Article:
Chapter 14


“Communist Saturdays”

During one of the intermissions between sessions of the Congress, while one of Zinoviev’s speeches was being translated, we asked Lozovsky about what we perceived to be a lack of enthusiasm for the communist regime among the people, and even more their lack of enthusiasm for the imposed organization of labor.

We supported our argument with the data from the charts that were displayed there, in the main hall where the Congress was being held and in the hallways that led to it. There were industries in which production had declined by sixty percent. We found this confusing.

It is true that this decline was explained by the migration of the workers, who did not want to remain in the factories. Life in the countryside was easier and less impoverished; so they emigrated to the countryside. But, even taking this factor into account, with respect to production as a whole, when one scrutinized the details—provided by the ubiquitous charts—one saw that the quantity of production or output per individual had also declined. Why?

We could only see one cause: the lack of enthusiasm, the absence of a sense of mutual understanding and voluntary agreement between the people and their rulers. And it was natural for us to arrive at this opinion.

Lozovsky, who was already familiar with our natural reservations concerning Bolshevik rationales, wanted to completely dispel our suspicions, and told us about the “Communist Saturdays”.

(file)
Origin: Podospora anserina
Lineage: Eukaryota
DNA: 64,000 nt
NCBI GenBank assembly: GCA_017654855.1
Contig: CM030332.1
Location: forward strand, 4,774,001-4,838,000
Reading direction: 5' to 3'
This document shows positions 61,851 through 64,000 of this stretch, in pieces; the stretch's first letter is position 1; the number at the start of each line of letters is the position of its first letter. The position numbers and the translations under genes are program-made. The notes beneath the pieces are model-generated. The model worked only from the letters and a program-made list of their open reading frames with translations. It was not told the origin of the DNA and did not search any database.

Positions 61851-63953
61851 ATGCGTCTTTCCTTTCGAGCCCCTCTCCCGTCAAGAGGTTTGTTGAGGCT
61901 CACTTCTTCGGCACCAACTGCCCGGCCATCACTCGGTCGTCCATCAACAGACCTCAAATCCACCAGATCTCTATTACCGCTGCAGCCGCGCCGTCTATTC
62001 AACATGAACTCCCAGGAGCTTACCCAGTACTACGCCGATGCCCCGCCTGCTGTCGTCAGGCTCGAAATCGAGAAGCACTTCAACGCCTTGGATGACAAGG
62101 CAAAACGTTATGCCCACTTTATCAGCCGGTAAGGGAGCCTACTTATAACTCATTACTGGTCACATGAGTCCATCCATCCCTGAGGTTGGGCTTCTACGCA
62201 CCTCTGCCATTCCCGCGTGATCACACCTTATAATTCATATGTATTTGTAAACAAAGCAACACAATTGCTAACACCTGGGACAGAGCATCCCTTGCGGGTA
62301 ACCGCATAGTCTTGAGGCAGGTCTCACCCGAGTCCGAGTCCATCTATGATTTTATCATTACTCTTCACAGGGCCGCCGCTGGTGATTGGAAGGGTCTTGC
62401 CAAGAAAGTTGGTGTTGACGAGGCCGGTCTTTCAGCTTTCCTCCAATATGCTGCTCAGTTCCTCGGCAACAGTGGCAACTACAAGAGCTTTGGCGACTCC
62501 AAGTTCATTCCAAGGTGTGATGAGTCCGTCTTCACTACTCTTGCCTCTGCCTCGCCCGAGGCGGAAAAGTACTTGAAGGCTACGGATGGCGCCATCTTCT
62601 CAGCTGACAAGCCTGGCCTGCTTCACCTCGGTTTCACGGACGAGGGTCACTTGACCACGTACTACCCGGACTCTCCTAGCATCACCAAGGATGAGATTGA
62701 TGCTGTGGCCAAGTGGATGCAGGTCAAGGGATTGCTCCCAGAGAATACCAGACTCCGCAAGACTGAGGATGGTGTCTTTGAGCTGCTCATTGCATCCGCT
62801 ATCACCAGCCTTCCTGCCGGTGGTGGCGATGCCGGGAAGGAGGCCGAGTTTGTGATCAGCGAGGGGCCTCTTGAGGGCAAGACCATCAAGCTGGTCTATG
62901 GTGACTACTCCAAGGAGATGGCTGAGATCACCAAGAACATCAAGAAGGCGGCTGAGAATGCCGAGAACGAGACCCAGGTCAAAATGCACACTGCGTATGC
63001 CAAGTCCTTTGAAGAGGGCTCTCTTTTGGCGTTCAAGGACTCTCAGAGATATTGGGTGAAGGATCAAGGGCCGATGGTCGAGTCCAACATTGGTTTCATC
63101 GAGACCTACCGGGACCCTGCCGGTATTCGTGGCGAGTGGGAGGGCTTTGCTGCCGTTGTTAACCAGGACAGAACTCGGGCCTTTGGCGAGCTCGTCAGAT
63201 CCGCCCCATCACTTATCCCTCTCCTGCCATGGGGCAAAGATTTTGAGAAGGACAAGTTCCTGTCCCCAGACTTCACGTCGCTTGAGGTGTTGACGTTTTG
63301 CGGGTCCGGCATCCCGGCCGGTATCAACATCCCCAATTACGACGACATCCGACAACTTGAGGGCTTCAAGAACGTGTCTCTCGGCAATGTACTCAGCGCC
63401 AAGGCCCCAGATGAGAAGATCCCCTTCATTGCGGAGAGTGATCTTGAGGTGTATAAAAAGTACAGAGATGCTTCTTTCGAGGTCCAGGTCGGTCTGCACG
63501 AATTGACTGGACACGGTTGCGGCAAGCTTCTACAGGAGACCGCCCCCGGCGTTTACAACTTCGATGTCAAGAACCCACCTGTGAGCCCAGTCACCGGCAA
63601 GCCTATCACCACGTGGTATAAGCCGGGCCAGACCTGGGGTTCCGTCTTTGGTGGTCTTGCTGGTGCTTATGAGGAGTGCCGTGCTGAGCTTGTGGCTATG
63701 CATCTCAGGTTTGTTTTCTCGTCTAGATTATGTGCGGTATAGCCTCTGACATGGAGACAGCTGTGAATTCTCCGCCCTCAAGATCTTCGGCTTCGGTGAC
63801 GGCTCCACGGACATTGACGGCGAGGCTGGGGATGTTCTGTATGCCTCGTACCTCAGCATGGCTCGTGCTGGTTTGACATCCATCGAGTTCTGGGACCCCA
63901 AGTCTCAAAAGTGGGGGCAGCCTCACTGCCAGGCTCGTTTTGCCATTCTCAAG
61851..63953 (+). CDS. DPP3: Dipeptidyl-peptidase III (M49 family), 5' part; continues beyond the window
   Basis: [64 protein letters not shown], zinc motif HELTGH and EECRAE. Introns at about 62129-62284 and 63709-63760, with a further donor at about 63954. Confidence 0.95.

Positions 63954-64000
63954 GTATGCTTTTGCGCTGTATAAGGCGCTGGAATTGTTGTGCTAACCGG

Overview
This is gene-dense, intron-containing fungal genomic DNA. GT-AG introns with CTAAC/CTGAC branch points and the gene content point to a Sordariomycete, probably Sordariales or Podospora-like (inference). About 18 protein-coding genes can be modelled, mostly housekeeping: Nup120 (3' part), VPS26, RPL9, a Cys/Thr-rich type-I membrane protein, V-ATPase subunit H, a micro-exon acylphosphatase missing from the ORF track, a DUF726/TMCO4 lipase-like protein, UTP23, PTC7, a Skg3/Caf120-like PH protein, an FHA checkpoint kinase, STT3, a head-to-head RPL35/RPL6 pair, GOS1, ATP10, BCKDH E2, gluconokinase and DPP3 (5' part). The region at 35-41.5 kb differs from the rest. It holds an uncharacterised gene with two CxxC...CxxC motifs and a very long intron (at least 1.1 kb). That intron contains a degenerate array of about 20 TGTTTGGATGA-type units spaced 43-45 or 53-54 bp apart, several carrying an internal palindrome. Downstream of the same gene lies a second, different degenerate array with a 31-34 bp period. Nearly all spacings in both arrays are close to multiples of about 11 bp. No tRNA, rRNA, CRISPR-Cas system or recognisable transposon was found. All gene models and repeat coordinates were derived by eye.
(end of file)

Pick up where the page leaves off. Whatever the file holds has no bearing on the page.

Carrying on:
“Communist Saturdays” had only recently been organized. And even if the enthusiasm of its early stages had not completely disappeared, the communists themselves, due to statistical evidence that we shall publish at a later date, recognized that the program’s progress fell short of their expectations.

During our discussion with Lozovsky it occurred to him that the delegates should have an opportunity to see the results of the “Communist Saturday”.

The “Communist Saturday” was ultimately nothing more than the performance of voluntary labor without any compensation.

With the “English work week” in effect in Russia, it was thought advisable to take advantage of Saturday afternoon by attempting to interest the worker in some voluntary labor.

We accepted the proposal to see the “Communist Saturday” in operation, and since we also wanted to know just how much the workers generally were interested in increasing the output of a production system that was supposed to directly benefit them, we went to visit some workshops and factories where the “Communist Saturday” was in progress.